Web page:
WARNING – this posting contains some mush and goofiness – indicative of my open heart regarding Billie.
Older, grumpier Marley has a Facebook profile, but I have resisted creating one for Billie. It feels odd for a hyper-articulate person like me to say this, but Billie is hard to write about. The living beauty that is Billie is a bunch of disconnected things that it doesn’t matter if I can’t group neatly and assess with my usual degree of edginess.
It’s impossible not to slide into barely qualified mush when talking about her…she is a perfect warm temperature, has perfect hair – silky but not too fine, not too coarse. She loves my touch but doesn’t beg for it and doesn’t cling when I move away.
Billie is extremely attached to me and Craig and Marley and has done almost nothing naughty in the last 3 years. (Yes, I feel superstitious when I write this, as any dog owner would – knock on wood! She may be eating a piece of furniture right now…) She can be timid about strangers and noise and is definitely phobic about thunderstorms, but her whimpering and burrowing when things crash outside is more appealing than annoying (I wish I could say the same of my phobias, which annoy even me).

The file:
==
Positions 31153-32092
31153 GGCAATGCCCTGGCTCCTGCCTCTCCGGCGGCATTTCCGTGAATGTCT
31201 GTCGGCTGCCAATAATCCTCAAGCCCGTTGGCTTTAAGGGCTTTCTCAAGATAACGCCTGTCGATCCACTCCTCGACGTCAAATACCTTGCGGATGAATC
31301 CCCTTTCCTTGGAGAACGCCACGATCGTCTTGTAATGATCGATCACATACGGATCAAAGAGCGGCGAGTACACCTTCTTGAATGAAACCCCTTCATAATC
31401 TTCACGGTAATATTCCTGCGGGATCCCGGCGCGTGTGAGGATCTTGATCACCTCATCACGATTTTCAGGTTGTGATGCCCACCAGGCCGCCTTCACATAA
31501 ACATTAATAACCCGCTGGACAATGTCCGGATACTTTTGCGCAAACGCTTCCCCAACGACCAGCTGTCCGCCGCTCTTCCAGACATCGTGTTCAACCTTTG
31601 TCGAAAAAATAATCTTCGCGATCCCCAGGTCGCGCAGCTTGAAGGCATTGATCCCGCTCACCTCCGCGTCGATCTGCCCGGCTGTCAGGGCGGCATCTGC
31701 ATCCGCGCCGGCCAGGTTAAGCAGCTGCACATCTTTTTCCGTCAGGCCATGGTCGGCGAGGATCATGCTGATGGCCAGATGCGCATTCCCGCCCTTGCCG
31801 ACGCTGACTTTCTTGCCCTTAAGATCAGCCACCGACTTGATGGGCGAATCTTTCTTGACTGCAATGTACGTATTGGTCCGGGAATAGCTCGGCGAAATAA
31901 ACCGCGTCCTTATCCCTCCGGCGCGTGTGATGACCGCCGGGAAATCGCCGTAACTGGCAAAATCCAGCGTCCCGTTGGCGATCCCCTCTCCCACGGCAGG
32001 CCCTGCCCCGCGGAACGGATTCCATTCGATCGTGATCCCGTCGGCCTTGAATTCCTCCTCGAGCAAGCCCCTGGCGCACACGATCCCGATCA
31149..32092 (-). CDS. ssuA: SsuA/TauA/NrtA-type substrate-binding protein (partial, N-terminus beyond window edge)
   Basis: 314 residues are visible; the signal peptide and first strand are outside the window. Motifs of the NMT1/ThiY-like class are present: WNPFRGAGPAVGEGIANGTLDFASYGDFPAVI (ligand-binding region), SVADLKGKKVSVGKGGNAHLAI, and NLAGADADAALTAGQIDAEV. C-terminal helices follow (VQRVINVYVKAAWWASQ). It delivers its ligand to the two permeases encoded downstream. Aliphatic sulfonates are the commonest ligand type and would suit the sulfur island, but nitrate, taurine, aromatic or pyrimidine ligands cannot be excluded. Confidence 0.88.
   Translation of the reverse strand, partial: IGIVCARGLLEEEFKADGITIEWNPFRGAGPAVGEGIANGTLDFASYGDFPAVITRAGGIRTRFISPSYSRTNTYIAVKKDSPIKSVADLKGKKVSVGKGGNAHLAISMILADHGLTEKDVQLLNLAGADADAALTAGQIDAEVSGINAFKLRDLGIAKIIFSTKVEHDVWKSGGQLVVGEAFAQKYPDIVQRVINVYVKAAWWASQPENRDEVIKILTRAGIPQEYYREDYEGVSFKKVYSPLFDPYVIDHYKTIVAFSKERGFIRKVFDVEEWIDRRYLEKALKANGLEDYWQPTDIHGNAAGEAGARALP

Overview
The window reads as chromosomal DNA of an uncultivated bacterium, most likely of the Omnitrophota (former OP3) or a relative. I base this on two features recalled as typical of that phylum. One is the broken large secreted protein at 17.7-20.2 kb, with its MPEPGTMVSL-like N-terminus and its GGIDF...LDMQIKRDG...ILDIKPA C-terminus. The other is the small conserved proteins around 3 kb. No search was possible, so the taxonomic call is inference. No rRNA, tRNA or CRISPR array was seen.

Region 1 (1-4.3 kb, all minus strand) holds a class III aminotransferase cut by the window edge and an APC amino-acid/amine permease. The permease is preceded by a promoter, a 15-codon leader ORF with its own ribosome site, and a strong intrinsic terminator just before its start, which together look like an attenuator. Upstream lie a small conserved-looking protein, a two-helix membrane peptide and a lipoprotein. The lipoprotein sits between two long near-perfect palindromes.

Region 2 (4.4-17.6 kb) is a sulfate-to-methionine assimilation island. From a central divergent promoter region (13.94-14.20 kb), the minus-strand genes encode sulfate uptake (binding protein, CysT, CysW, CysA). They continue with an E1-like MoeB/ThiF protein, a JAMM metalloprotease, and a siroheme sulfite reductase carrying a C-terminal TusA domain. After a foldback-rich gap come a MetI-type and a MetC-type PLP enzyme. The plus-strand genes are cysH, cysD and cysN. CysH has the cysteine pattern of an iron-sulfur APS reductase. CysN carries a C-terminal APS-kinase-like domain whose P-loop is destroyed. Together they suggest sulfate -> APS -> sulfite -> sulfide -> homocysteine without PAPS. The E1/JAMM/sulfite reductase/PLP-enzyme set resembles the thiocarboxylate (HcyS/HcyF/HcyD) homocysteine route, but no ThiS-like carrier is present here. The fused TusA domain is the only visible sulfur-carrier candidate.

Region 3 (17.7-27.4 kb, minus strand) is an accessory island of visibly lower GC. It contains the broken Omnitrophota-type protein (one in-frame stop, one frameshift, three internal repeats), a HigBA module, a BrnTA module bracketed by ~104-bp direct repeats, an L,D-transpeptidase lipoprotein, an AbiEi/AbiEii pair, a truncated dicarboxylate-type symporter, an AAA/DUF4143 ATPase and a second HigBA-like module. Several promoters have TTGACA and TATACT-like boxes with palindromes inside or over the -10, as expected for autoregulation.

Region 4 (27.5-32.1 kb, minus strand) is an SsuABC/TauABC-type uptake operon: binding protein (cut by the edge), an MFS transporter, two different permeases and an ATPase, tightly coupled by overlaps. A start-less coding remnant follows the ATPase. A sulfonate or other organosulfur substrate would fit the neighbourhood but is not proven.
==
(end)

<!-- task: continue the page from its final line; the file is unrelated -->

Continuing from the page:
I have been taught that dogs push near us to dominate, but with Billie (Oh, here I go again with goofy overstatement) it feels like a delicate gift of the pressure of her presence. Although I’m not sure Craig feels that when he has to push her off his side of the bed and she leaves red hairs on his pillow – but not too horribly many, even in her shedding Billie is relatively delicate.